The Realist: Plug and Play continues the journey of Eisner-Award winning, husband, father, and ordinary Israeli citizen Asaf Hanuka as he plumbs the depths of human existence with humor and melancholy, imagination, and quiet desperation. This new volume of the series brings the mix of pathos and politics that makes Hanuka a modern master of cartooning.
A fascinating read for so many reasons with art that’ll leave you lingering on the page, both volumes of The Realist are must gets for fans of cartooning and comics.
I got a chance to talk to Hanuka about the series, going from webcomic to print, and the presenting a non-Western perspective in comics.
Graphic Policy: So, let’s go back to the beginning. The Realist began as a webcomic. Where did the idea for it come from and how’d you decide on it being a webcomic?
Asaf Hanuka: The Realist started because I needed a job. I was asked by an editor of a weekly newspaper, Calcalist, to do a comic strip in the last page of the paper. I always liked autobiographical comics because it creates instant intimacy with the reader, so I decided to try it out. Comics is really just doodles on paper, and if it is done well, the personality of the author is felt in every line of every character and object presented. It’s easy to draw what you know best but sometimes it can get confusing to constantly look at your life from the outside.
After a few months, I started posting the pages online in a blog and then on Facebook. I think that anyone who creates art is hoping to reach the largest audience possible. The internet allowed The Realist to reach readers outside of Israel and that was the major motivation for me in posting it online.
GP: When creating it as a webcomic, did you ever think it’d be in print? If so, did that impact what you created at all?
AH: I never imagined the strip would be followed by so many people and that in seven years, it will be collected into a series of books, translated into 11 languages, and win an Eisner Award [in 2016]. The stories are very personal and a big part of it deals with local life in Israel. I’m still amazed when someone from Korea sends me a message saying he felt his own life reflected in the stories.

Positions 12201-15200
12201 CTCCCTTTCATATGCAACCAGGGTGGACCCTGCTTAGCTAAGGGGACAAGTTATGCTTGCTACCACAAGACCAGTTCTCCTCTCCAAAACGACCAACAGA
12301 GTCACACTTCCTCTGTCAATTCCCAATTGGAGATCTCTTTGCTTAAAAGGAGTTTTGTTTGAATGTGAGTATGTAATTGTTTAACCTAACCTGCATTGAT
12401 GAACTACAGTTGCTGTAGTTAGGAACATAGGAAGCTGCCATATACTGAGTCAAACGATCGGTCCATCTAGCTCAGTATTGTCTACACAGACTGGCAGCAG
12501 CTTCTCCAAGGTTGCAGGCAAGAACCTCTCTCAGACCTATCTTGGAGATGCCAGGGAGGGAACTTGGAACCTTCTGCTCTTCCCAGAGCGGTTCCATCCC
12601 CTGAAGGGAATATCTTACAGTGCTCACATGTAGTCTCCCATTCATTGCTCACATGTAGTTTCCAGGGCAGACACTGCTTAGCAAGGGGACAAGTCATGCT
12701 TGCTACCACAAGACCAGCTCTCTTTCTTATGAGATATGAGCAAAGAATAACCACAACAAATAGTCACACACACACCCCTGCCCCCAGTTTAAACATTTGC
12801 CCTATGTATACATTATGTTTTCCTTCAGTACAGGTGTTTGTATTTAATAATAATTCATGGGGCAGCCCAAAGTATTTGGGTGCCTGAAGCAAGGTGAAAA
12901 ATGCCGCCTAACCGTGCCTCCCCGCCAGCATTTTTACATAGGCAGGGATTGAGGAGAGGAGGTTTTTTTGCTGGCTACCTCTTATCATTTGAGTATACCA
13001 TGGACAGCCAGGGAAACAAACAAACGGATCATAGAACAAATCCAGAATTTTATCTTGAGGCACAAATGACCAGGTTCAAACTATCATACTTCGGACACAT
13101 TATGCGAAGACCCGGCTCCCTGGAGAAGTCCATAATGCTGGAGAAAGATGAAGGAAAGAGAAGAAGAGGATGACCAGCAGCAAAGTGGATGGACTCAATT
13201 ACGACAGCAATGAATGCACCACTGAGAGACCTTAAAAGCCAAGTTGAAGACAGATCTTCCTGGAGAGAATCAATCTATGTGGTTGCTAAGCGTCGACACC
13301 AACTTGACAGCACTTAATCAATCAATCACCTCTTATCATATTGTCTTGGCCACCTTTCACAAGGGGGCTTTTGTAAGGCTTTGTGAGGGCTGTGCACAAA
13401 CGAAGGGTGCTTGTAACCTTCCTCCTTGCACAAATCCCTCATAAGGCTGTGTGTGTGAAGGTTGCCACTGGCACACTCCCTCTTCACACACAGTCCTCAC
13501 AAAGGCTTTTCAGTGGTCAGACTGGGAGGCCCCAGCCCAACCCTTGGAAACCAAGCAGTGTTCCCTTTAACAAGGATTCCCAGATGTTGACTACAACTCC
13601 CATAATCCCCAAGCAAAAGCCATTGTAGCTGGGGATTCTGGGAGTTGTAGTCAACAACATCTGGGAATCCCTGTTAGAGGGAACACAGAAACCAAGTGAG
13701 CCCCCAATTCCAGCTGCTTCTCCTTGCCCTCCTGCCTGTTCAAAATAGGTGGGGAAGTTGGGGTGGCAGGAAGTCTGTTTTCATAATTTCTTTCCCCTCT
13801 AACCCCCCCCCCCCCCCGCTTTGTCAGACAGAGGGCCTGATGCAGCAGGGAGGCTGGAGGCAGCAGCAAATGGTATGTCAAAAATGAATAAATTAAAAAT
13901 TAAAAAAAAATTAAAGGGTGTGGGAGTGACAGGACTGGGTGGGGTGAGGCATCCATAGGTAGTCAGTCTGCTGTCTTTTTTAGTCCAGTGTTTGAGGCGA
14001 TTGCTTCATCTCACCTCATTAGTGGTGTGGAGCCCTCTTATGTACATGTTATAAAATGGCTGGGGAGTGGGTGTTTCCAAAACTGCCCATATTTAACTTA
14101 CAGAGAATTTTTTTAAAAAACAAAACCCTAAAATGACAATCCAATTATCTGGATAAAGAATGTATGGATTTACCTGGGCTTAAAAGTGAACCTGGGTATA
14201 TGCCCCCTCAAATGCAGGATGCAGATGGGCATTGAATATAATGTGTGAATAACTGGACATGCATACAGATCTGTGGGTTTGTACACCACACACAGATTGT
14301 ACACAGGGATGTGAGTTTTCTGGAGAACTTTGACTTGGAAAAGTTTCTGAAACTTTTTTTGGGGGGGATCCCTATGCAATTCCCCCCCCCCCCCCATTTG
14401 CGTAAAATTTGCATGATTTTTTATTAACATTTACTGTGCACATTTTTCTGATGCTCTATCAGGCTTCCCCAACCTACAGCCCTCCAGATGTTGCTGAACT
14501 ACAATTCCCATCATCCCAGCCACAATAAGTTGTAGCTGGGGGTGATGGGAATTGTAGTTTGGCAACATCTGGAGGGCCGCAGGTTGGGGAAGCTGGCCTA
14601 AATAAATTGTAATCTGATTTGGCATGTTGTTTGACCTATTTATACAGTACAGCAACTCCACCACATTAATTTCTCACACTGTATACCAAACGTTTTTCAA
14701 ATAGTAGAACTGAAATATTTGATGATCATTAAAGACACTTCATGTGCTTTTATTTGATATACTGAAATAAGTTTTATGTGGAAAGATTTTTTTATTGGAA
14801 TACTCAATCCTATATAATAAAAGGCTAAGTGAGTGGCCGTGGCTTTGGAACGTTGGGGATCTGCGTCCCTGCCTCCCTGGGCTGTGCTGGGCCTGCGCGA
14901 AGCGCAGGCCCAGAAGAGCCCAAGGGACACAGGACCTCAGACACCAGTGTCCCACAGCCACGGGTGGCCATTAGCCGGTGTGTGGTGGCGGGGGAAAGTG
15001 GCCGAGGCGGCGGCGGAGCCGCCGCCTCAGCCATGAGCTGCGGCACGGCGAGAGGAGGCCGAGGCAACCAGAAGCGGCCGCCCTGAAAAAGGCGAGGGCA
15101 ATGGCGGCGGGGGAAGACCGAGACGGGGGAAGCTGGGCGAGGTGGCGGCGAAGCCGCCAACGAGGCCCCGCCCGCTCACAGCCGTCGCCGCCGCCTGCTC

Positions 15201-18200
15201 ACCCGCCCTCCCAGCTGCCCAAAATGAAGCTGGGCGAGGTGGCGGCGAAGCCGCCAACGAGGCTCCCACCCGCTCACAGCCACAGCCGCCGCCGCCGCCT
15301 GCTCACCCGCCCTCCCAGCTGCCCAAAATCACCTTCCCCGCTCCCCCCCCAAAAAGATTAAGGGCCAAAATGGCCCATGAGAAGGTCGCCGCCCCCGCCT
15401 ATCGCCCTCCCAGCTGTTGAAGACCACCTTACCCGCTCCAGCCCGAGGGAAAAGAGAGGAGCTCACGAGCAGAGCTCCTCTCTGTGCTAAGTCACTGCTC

I can’t deny that posting my comics on social media doesn’t change the way I work. The “like” system is very addictive. It pushes for a simplified message, which in my case isn’t what I do best. I don’t have classic “punch lines.” There was a point in time where it started getting to me—I wondered why a specific work was popular while another work wasn’t—but eventually I realized it’s not something that contributes to my creative process. That was part of my decision to lower my posting rate dramatically.
GP: There’s lots about your everyday life and it involves your family. Do you ever worry about how they might react to what you’ve created?
AH: Of course. My family is more important than my comics. I will never put anything in one of my comics that might offend anyone. I typically ask my wife to approve her dialogue. The work is collaborative in the sense that we as a family usually discuss ideas during dinner and everyone participates in the brainstorming.
GP: Being Israeli and of an interesting background, how important to you as a creator to get your experiences out there?
AH: Israel is usually discussed in international media in the context of war/conflict zone/terrorism. I feel my contribution is to show that there is normality behind the headlines. People are just trying to live an average life and raise kids, but some are struggling to make a living. It’s exhausting to pretend your life is normal when there is only an illusion of safety. This disaster waiting to happen is an endless supplier of creativity. To simplify, if it all ends tomorrow, I should try my best today.
GP: I noticed when you do touch upon Israeli politics and what it’s like to live there, you don’t take much of a stance, it’s just your experience. Is that on purpose?